Digital Forensics for Mobile Malware
Malware, a portmanteau of “malicious software”, doesn’t just affect desktop and laptop computers. Smartphones, miniature computers in their own right, also have their own vulnerabilities to these diabolical digital diseases. As cell phones evolved into smartphones and grew more complex and more capable, they became more open to attack by mobile malware.
Mobile malware often enters victims’ phones through sketchy third-party apps and suspicious websites the user may visit using their phone’s Internet browser. Some especially mischievous malware will send text messages to premium-rate phone numbers without the owner’s knowledge or consent, running up charges on their phone bills.
Smartphone malware often tricks the user into granting it root-level permissions, allowing it to wreak all sorts of havoc on the phone. Mobile spyware can steal passwords, account numbers, and other personal information from your smartphone and distribute it—often for a price—to nefarious third parties. It can compromise your organization’s security and allow sensitive and confidential data to leak out. Malware on your smartphone can allow others to monitor and track your whereabouts.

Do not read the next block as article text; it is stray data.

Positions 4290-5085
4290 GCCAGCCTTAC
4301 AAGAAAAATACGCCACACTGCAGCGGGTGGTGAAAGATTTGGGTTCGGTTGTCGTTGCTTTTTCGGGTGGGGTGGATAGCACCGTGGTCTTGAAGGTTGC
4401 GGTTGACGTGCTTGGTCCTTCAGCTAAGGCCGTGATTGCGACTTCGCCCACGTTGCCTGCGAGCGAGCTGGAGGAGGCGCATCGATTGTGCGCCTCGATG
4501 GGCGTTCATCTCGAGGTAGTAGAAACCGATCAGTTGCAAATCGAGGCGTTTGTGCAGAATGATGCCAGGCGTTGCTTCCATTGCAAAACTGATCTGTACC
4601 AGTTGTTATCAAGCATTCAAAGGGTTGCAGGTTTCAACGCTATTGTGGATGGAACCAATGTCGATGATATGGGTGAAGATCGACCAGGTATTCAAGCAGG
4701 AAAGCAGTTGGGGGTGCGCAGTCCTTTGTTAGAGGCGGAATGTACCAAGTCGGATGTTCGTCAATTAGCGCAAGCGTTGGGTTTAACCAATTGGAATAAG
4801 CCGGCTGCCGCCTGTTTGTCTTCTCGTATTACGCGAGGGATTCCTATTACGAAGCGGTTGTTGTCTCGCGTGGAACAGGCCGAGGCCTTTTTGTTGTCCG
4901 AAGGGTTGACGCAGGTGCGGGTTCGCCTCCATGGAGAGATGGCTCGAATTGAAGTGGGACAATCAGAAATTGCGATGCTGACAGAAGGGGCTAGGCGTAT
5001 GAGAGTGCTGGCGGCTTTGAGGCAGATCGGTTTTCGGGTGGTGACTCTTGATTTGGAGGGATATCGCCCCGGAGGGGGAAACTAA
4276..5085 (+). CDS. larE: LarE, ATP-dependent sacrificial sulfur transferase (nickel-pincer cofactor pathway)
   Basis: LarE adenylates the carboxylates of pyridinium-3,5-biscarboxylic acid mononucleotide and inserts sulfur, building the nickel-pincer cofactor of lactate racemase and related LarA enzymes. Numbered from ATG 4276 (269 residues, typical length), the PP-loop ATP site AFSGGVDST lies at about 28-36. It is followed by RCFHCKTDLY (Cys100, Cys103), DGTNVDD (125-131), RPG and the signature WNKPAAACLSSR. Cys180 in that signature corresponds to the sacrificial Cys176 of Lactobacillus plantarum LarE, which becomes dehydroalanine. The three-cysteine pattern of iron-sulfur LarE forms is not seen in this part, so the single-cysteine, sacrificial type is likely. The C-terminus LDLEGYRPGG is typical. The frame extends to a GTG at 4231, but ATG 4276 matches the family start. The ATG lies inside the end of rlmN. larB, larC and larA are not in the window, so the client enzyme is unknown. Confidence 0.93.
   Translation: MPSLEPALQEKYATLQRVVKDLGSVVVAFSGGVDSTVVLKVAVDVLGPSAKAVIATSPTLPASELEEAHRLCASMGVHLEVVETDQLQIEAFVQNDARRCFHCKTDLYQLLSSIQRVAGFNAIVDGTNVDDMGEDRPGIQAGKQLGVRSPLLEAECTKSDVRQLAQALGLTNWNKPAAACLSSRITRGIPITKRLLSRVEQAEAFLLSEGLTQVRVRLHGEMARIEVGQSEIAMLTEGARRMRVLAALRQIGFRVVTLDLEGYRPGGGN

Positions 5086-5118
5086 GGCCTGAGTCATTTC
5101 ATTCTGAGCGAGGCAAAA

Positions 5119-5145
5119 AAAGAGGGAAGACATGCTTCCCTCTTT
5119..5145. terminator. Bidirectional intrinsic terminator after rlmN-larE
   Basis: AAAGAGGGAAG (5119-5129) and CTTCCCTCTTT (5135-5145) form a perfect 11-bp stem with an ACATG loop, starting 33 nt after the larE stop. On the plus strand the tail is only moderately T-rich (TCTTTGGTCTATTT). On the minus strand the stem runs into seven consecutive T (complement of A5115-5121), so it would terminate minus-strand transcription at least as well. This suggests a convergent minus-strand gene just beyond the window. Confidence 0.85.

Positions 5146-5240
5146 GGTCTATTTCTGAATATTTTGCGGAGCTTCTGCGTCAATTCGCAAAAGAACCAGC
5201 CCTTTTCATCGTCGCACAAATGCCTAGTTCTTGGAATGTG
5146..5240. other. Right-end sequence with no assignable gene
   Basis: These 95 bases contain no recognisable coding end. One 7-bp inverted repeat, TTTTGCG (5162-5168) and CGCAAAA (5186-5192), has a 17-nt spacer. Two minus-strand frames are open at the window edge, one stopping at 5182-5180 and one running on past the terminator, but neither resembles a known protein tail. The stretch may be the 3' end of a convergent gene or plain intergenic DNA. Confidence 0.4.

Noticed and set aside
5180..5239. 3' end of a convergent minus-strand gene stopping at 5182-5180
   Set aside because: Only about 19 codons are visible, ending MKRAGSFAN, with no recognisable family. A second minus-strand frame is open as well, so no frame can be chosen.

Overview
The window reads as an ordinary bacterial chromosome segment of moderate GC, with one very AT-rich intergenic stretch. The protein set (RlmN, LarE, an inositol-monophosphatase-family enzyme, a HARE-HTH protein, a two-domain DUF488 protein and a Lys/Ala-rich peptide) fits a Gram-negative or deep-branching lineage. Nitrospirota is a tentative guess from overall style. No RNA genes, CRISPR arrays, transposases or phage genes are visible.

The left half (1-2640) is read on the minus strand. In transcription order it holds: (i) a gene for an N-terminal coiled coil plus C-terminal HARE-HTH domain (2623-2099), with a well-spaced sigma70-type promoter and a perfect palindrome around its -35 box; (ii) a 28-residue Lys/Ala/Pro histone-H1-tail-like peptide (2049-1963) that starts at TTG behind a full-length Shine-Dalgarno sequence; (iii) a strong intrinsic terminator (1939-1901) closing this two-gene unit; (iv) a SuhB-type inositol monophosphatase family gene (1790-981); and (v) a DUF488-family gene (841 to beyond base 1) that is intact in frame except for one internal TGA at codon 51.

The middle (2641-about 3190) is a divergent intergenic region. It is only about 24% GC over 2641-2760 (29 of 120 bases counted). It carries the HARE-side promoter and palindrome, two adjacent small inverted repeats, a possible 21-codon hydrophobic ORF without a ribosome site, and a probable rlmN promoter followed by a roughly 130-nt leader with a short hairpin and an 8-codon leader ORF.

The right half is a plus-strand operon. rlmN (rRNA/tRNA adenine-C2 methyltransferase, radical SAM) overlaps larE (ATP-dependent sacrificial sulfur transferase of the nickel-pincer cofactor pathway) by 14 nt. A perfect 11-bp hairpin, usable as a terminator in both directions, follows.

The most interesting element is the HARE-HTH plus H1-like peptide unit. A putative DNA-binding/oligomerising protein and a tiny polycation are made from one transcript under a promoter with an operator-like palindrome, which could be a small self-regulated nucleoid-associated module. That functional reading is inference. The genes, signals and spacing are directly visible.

HummingBad, a prolific and sophisticated example of mobile malware has the sole purpose to generate false ad revenue to the fraudsters’ benefit. HummingBad encrypts its most malicious components, making it difficult for mobile anti-malware systems to detect it.
What Is Mobile Malware?
Most malicious malware have several goals. One goal is to collect information from the user, which can be sold to third parties and used to perpetrate fraud or identity theft. Another goal is to aggravate or disadvantage the user. Malware will often generate intrusive or annoying advertisements (which can have the benefit of generating false ad revenue for the fraudster), send messages without the user’s knowledge to run up their phone bills, compromise the phone’s performance, cause apps to crash without warning, or drain the phone’s battery.
Trojans are the most common form of malware. Like malware on desktop and laptop computers, mobile malware is often spread through social engineering. Trojans, like the legendary wooden horse, disguise themselves as seemingly-reputable files or apps but actually aim to steal data or interfere with the device’s operation.
Masquerading as legitimate and benign apps proves to be the most effective vector of attack for malware programmers. Malware, especially trojans, usually gain the victim’s trust by purporting itself to be a legitimate app, or an attachment in a legitimate-seeming email or SMS message. Malware can also infect users through compromised advertisements on websites accessed through the phone’s Internet browser.